February 1958 Radio-Electronics
Wax nostalgic about and learn from the history of early electronics.
See articles from Radio-Electronics,
published 1930-1988. All copyrights hereby acknowledged.
If you happen to be Estonian,
you might think of something entirely different than most of us do when we hear
the word "getter." In fact, you probably capitalize the word since it is the name
of a pop singer from your country,
Getter Jaani. If you are a child living in Japan,
you would probably think of
Getter Robo, an anime from a popular cartoon
series. I, and I dare say just about everyone else that visits RF Cafe, knows
getter as that silvery deposit
(typically barium) that resides inside vacuum
tubes for the purpose of helping to maintain the vacuum and to absorb pesky random
might otherwise cause electrical noise
in the circuit. This article from a 1958 edition of Radio-Electronics discusses
the purpose of getter. BTW, I had never heard of either of the other two Getters
due to OGS (old guy syndrome).
Notes on the Getter
By Norman V. Becker
Getter inside 12AU7 vacuum tube. (RF Cafe
In high-gain audio circuits, tube noises such as hiss and frying are some of
the most troublesome things encountered. They can be eliminated only by selecting
tubes which are inherently quieter or by reducing stage gain with negative feedback.
In the latter instance gain might have to be reduced by such a factor as to defeat
the original purpose.
Hiss is created by dc resistance paths existing between various elements inside
the tube. These leakage paths may be as high as 1,000 megohms and would not upset
normal tube operation if they remained constant. But like a bad carbon resistor,
they create noises of their own through random and erratic changes of resistance.
Leakage paths of this sort are primarily located on the top mica support wafer,
where the support rods are punched through. If the wafer is contaminated by impurities,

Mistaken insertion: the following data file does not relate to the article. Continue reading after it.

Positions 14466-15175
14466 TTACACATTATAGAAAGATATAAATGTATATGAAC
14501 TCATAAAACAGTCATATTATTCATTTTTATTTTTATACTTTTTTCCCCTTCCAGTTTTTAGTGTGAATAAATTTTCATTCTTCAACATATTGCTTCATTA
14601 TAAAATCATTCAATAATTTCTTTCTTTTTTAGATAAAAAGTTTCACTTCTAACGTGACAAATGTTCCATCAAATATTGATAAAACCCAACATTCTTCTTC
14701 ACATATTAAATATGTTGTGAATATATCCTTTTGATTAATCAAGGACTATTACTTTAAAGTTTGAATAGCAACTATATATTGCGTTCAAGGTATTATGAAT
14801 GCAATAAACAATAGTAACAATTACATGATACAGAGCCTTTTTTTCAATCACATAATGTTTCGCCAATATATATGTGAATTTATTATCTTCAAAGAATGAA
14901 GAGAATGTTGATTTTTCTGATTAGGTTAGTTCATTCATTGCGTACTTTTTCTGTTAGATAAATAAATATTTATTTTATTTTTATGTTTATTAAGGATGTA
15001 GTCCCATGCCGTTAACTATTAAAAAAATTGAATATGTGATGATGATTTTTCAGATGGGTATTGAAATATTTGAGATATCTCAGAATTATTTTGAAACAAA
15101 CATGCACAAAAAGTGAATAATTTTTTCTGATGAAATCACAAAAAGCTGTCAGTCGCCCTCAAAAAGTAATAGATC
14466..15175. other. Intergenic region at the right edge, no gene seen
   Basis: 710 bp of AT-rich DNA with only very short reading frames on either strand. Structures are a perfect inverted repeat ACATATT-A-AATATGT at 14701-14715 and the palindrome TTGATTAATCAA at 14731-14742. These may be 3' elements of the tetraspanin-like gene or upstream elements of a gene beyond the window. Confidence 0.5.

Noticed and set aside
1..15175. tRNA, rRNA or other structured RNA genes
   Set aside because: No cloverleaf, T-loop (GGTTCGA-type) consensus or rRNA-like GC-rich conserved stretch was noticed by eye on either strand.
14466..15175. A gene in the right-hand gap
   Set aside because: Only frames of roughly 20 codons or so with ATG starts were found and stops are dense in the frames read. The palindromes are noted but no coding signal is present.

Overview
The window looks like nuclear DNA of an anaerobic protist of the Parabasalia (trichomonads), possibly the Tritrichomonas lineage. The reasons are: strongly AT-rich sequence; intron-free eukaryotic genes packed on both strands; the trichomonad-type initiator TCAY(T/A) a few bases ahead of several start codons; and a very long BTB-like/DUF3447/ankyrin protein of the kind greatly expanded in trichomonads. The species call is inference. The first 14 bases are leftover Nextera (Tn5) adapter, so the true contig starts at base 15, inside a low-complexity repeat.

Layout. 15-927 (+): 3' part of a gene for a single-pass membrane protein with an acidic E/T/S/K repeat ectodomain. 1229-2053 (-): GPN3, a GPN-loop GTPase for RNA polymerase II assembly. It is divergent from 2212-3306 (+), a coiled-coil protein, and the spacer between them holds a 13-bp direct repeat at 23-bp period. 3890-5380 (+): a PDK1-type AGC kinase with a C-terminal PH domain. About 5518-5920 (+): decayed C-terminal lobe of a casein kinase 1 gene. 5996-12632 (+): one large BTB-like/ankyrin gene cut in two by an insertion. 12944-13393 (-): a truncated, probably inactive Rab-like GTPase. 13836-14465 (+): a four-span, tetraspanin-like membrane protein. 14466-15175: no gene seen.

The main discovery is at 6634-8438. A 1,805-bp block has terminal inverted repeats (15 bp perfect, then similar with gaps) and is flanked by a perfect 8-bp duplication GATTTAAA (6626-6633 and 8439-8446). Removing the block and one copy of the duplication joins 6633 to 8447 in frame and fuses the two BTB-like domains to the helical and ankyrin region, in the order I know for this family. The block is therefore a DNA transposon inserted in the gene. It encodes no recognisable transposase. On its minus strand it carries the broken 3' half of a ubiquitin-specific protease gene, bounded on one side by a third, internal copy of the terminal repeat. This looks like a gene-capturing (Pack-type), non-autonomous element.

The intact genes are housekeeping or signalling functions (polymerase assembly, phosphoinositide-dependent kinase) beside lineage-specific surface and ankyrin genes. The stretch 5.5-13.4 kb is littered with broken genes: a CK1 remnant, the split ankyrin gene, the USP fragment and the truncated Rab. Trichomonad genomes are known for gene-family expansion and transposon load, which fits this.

it becomes a highly unstable conductor, connecting tube elements through very-high-resistance
paths. Unfortunately, contamination of the wafer during tube manufacture is almost
unavoidable. Before sealing the tube envelope, as much air as possible is exhausted
by vacuum pumps, but a small percentage of oxygen and other gasses remain inside.
This is where the getter comes into the picture. A small square loop of wire
usually located at the top of the tube, part of it coated with an explosive substance
similar to that used in photoflash bulbs. High-frequency radio waves penetrate the
sealed envelope and heat the getter to a temperature high enough to fire this coating.
This miniature explosion burns up the remaining atmospheric gasses inside the tube
and, at the same time, splatters a mirror-like silver coating over a portion of
the inner surface (a familiar sight in glass tubes). Some of this splatter falls
on the mica wafer, making it slightly conductive.
To reduce contamination of this sort, certain premium tubes are manufactured
in which the space between getter and wafer is materially increased. In other types
two top wafers are used - the upper one insulated from the lower - and act as an
umbrella to receive most of the splatter. Another method is to punch oblong slots
in the wafer. These openings effectively lengthen dc leakage paths and thereby reduce
In designing high-gain input stages for microphones and low-output pick-ups,
it is desirable to use premium tubes whenever possible. Special manuals describing
these types are published by tube manufacturers, giving electrical data, physical
dimensions, recommended applications, etc. In many instances premium tubes are directly
interchangeable with standard types which you might now be using. In addition to
reducing hiss, premium tubes are less microphonic, have lower hum and are generally
more dependable - and are more expensive.
Posted April 22, 2019
(updated from original post on 1/20/2014)